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January 1991

Chronic Postoperative Endophthalmitis Associated With Actinomyces Species

Author Affiliations

From the Department of Ophthalmology, Bascom Palmer Eye Institute, University of Miami (Fla) School of Medicine (Dr Roussel and Ms Miller); Ozark Eye Surgeons, Springfield, Mo (Dr Olson); Retina Associates of Cleveland (Ohio) (Dr Rice); and The Cleveland Clinic Foundation (Drs Meisler and Hall). Dr Roussel is now with the Oregon Trail Eye Clinic, Scottsbluff, Neb.

Arch Ophthalmol. 1991;109(1):60-62. doi:10.1001/archopht.1991.01080010062033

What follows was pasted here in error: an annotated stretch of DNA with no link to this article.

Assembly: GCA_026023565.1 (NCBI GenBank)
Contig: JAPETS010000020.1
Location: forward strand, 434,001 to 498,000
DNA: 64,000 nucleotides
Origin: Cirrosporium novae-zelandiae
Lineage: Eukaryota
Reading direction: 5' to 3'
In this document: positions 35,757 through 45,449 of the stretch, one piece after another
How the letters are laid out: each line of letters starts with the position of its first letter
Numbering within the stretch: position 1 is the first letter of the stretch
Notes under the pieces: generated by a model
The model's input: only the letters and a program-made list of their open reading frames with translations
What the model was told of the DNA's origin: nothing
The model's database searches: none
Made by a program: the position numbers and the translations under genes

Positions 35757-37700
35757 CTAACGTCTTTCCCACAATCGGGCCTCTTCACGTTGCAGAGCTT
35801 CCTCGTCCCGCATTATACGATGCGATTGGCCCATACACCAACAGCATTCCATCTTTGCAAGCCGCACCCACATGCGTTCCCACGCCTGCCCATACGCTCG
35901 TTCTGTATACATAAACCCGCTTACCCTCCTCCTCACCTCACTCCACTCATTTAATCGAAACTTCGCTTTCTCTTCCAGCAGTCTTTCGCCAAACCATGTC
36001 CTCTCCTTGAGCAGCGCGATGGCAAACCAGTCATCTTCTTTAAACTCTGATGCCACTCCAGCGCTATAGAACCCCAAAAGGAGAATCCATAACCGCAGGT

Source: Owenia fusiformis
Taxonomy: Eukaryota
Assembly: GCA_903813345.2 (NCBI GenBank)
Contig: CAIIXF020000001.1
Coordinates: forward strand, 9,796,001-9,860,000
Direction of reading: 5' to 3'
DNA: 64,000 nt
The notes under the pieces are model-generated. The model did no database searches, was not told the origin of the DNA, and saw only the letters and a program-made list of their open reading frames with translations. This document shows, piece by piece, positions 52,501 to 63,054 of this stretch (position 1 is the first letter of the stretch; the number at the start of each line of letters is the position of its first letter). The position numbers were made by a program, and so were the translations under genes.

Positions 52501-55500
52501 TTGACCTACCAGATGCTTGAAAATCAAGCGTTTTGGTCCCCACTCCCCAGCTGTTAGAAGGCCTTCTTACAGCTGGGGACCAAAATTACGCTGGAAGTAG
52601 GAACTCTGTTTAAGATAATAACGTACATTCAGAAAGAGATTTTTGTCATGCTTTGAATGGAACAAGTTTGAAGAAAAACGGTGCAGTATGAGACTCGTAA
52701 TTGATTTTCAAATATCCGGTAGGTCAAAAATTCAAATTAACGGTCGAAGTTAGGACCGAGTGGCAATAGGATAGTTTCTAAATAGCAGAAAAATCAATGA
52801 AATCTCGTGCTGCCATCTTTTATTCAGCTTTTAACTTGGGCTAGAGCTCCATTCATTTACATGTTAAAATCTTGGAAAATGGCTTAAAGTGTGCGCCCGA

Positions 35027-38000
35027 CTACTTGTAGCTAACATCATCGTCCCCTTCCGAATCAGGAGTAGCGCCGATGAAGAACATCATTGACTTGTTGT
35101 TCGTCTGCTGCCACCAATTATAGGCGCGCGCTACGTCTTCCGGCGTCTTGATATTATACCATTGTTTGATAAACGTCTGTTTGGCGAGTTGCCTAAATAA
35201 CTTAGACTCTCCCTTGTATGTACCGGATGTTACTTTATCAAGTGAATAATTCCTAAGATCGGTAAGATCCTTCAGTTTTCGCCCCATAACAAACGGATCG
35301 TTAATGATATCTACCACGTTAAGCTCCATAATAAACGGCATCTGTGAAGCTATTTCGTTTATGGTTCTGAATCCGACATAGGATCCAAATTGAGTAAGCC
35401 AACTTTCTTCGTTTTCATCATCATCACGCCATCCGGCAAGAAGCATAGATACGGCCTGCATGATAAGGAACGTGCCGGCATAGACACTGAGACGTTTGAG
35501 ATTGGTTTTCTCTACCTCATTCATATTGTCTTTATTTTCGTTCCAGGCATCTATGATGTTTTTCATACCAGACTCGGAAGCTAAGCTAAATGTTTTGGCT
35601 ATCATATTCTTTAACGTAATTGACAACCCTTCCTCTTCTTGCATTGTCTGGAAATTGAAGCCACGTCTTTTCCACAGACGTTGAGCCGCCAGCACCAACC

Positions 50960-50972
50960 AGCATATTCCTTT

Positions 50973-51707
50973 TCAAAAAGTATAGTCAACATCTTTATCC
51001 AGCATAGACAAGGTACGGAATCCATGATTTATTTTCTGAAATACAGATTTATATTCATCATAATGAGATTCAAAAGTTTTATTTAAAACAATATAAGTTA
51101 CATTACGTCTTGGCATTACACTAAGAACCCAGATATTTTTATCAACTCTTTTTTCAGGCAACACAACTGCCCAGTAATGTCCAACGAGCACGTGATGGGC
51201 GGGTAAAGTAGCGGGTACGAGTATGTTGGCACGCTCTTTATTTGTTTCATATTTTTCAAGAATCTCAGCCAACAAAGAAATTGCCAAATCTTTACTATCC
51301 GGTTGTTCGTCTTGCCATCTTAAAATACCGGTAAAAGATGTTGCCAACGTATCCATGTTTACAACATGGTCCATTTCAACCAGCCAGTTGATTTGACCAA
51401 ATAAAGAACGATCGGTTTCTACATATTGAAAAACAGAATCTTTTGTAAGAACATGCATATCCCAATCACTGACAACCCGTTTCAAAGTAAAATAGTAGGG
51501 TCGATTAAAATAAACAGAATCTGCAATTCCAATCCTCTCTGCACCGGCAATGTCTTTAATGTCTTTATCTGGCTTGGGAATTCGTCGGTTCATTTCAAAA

Actinomyces species, gram-positive, non—spore-forming anaerobic bacilli were isolated from intraocular fluid obtained from four otherwise healthy patients with a delayed onset of postoperative endophthalmitis. One patient had a mixed anaerobic infection with recovery of both Actinomyces israelii and Propionibacterium acnes. In all four patients, early postoperative visual acuity was good but was eventually markedly reduced by intraocular inflammation that was first observed between 21 days and 4 months following uneventful extracapsular cataract extraction and posterior chamber intraocular lens implantation. Inflammation was characterized by anterior segment and vitreous cellular debris in all cases. All eyes responded to therapy that included intraocular, topical, and systemic antibiotics as well as pars plana vitrectomy and partial iridectomy. These cases further illustrate the need for microbiologic investigation, including anaerobic cultures, in all cases of chronic postoperative inflammation following extracapsular cataract extraction, regardless of the time of onset.